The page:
Phil’s allowance also left him free to travel. He regularly visited America, where he sympathized with the plight of the Native Americans, Cyprus, his birthplace, and Ibiza, where he became entranced by the mythology of the sun. According to his friend Jeremy Ratter, who took the name Penny Rimbaud and who later co-founded the anarcho-punk collective Crass, it was at a well-known hippie café on the White Island that Phil first came up with the idea of a free festival at Stonehenge. He “wanted to claim back Stonehenge (a place that he regarded as sacred to the people and stolen by the government) and make it a site for free festivals, free music, free space, free mind.”
The two had met in the early 70s. Phil’s guardians lived near Jeremy’s commune in Essex, and one day Phil just turned up. Here the festival developed from its Mediterranean origins, filtered through his exposure to other cultures, his interest in the legends of King Arthur, and his central fascination with sun worship. It was at the commune, moreover, that he revealed aspects of himself that were significantly different from the other privileged individuals who had set up the festivals in Hyde Park and Glastonbury.
According to Jeremy, it was during the preparations for the first Stonehenge Free Festival that Phil performed miracles: “One day in our garden, it was early summer, he conjured up a snowstorm, huge white flakes falling amongst the daisies on the lawn. Another time he created a multi-rainbowed sky — it was as if he had cut up a rainbow and thrown the pieces into the air where they hung in strange random patterns. Looking back on it now it seems unbelievable but, all the same, I can remember both occasions vividly.” On another occasion, beating out rhythms with sticks on the dying embers of a fire, Jeremy was convinced that he and Phil were “speaking to each other ritually by ESP in an acid-religious ceremony without drugs.” It was after this experience that he allowed Phil to use the facilities of the commune to organize the first festival at Stonehenge.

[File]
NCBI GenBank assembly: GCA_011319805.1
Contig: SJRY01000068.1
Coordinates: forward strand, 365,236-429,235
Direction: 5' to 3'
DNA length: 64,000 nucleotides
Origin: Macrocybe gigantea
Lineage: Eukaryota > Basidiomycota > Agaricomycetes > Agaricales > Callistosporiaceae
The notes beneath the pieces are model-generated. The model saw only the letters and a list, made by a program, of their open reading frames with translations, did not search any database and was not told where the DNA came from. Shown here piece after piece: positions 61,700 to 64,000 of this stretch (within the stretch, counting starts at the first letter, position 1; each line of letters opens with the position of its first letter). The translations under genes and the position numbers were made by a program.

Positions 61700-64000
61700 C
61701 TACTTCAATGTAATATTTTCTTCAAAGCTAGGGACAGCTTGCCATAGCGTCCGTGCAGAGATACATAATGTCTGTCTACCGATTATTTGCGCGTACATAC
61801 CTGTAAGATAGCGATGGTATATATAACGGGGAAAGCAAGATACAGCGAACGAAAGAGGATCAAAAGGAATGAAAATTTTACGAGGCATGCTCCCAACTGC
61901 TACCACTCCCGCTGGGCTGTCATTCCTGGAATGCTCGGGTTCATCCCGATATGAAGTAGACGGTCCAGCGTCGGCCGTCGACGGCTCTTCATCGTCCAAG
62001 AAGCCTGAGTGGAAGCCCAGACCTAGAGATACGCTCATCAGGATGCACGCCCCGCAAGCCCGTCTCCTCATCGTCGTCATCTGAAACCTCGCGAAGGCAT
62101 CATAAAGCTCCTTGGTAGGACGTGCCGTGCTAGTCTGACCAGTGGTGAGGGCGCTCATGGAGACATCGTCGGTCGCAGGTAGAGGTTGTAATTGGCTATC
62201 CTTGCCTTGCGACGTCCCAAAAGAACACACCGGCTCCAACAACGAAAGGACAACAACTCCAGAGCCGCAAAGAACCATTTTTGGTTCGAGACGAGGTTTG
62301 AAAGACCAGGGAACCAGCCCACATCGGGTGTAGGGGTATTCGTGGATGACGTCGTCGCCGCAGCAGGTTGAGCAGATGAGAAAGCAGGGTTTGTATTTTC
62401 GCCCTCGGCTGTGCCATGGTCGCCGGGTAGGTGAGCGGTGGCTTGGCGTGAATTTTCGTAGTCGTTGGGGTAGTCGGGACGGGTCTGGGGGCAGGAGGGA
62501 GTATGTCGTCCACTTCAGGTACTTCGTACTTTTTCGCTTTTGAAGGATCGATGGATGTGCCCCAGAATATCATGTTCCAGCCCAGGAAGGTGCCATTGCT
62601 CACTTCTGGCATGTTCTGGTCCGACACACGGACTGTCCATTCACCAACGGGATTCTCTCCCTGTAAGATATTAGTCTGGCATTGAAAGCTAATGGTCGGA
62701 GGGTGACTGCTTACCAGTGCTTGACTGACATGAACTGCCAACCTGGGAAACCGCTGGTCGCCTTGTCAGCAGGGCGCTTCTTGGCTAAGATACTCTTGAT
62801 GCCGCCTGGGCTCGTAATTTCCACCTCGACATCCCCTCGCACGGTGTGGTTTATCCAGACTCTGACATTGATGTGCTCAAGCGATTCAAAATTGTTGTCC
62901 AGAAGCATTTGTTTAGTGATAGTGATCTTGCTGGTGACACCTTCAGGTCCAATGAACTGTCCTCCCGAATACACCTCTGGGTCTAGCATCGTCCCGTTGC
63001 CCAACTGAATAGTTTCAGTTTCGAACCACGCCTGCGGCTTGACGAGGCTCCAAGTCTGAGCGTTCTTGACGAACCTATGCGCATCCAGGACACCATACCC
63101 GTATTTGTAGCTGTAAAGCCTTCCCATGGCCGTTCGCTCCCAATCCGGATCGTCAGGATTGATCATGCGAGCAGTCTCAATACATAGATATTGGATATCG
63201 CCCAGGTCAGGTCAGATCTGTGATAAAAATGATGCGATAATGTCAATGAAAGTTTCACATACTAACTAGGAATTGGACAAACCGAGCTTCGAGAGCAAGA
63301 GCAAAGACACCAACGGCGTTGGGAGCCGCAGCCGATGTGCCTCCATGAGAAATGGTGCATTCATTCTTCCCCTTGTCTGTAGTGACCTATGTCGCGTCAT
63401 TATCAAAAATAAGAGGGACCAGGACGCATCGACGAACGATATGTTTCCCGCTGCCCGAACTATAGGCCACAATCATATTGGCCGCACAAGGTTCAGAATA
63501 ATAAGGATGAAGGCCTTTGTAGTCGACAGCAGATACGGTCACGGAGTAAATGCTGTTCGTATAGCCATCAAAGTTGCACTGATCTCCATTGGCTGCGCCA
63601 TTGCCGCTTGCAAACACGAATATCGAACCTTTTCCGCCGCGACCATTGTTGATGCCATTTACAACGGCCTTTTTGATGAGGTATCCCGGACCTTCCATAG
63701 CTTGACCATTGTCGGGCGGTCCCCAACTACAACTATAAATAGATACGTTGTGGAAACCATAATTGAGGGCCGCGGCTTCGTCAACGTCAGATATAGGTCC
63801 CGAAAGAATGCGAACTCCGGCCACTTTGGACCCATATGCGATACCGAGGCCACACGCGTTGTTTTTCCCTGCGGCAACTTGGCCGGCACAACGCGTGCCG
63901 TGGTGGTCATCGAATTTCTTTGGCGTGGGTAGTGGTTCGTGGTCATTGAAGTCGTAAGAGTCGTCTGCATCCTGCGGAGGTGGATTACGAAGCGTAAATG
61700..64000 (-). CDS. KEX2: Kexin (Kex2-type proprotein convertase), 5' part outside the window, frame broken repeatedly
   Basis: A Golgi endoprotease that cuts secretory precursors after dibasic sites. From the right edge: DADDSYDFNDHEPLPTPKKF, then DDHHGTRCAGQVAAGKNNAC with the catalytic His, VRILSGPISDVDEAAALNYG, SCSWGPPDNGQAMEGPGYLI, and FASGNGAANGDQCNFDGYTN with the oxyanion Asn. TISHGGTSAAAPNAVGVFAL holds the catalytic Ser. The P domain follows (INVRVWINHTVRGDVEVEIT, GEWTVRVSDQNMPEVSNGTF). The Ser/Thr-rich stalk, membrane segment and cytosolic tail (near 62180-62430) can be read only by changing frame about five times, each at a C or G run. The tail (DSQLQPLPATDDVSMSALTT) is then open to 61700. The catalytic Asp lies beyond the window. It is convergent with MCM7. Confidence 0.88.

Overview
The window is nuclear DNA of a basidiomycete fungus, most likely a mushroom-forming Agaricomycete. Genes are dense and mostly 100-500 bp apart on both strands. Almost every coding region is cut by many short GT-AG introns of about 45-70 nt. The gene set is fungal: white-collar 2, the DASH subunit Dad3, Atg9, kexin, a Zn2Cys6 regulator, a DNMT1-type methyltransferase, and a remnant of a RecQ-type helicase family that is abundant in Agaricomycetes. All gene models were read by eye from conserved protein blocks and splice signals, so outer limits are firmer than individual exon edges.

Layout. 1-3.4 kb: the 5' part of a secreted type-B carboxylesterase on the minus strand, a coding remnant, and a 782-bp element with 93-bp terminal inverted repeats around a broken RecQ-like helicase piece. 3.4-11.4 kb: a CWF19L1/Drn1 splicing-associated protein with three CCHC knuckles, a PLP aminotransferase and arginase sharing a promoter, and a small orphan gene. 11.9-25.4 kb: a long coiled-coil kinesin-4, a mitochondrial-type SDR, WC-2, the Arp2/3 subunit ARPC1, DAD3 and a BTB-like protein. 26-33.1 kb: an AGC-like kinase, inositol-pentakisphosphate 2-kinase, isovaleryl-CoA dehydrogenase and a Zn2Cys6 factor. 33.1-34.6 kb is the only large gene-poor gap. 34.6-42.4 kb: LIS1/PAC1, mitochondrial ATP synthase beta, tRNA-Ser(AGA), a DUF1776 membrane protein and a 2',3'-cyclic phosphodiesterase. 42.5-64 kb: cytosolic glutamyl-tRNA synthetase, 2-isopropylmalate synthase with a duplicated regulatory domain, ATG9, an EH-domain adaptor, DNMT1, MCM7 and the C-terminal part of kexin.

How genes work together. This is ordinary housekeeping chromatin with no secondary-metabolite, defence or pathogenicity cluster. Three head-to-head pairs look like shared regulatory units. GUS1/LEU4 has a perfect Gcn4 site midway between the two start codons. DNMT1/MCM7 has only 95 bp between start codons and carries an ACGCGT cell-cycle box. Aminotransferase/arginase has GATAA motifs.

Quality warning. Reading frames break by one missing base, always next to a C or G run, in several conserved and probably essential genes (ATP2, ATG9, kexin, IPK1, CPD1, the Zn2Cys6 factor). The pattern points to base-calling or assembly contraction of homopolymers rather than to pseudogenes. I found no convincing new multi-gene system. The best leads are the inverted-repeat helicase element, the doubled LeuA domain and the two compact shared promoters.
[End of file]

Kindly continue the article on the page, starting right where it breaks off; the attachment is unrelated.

The first Stonehenge Free Festival duly took place at the summer solstice in 1974, alongside a by-way just a few hundred yards to the west of the stones. Despite a leafleting campaign and promotion by Radio Caroline, it was a small gathering, numbering about 500 people at the most. The only music was provided by early synth pioneers Zorch, who set up stage facing the stones, and who had to compete with a wonky PA system.
It was obviously a slightly surreal affair. Tim Abbott, a friend of Russell’s and later a councillor in Wilton, recalled that “Rhonan O’Rahilly of Radio Caroline sat in his limousine suffering badly from hayfever and muttering about private television coverage of the proceedings being broadcast to Europe from an aircraft above the North Sea.” Nik Turner of Hawkwind, who stopped by for a few hours on the way back from Wales to London, seems to have been at a different event: “There were no bands, no PA, no stage. It was just a gathering of people to celebrate the solstice.”
Roger Hutchinson’s poster for the second Stonehenge Free Festival in 1975. © Roger Hutchinson.
Phil Russell’s fence-hopping antics may have had little impact if the festival had stopped soon after the solstice was over, but by this time he’d persuaded thirty people to stay on in the field beside the stone circle. They styled themselves “The Wallies of Wessex” and lived a makeshift, communal lifestyle in tents, a rickety polythene-covered geodesic dome and a small fluorescent tipi. Nigel Ayers, who visited at the time, said, “It was an open camp, inspired by a diversity of wild ideas, but with the common purpose of discovering the relevance of this ancient mysterious place by the physical experience of spending a lot of time there.”
The Wallies went to court in August, in the newspapers’ silly season, and the story was widely reported. They included in their number Sir Wally Raleigh and Wally Woof the Dog, they gave their address as “Fort Wally, c/o God, Jesus and Buddha, Garden of Allah, Stonehenge Monument, Salisbury, Wiltshire,” and they had a snappy motto: “Every Body is Wally, Every Day is Sun Day.” The fancy dress went down well too, with Phil appearing in the uniform of an officer of the Cypriot National Guard. When they lost the case, Phil told the press: “These legal arguments are like a cannon ball bouncing backwards and forwards in blancmange. We won, because we hold Stonehenge in our hearts. We are not squatters, we are men of God. We want to plant a Garden of Eden with apricots and cherries, where there will be guitars instead of guns and the sun will be our nuclear bomb.”